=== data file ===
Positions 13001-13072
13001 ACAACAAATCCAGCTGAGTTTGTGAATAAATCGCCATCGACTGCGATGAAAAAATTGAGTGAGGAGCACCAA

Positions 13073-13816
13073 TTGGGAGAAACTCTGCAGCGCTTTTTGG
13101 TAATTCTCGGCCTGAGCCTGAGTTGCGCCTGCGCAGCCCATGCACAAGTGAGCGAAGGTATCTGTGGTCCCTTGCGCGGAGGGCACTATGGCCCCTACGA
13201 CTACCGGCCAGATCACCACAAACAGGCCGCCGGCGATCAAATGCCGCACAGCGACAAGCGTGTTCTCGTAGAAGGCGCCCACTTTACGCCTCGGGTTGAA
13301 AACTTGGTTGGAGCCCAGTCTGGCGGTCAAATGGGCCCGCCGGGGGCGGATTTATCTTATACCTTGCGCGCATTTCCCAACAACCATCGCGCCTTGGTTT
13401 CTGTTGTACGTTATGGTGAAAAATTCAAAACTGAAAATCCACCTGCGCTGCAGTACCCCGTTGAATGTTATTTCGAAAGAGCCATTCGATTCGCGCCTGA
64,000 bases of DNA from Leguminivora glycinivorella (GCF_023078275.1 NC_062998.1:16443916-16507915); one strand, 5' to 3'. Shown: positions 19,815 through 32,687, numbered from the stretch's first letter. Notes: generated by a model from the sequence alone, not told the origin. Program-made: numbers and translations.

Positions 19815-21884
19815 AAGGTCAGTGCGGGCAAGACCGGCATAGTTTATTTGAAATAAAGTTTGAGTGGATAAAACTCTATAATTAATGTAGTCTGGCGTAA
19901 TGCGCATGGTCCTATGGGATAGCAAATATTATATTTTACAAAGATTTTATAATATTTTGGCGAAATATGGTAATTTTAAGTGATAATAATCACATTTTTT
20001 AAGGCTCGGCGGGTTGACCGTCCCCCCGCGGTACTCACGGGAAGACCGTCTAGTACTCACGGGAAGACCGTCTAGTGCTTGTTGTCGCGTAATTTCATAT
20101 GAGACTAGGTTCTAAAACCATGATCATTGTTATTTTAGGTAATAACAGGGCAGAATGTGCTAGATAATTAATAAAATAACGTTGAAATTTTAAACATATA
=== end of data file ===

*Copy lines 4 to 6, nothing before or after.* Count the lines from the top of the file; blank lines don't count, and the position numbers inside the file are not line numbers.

13073 TTGGGAGAAACTCTGCAGCGCTTTTTGG
13101 TAATTCTCGGCCTGAGCCTGAGTTGCGCCTGCGCAGCCCATGCACAAGTGAGCGAAGGTATCTGTGGTCCCTTGCGCGGAGGGCACTATGGCCCCTACGA
13201 CTACCGGCCAGATCACCACAAACAGGCCGCCGGCGATCAAATGCCGCACAGCGACAAGCGTGTTCTCGTAGAAGGCGCCCACTTTACGCCTCGGGTTGAA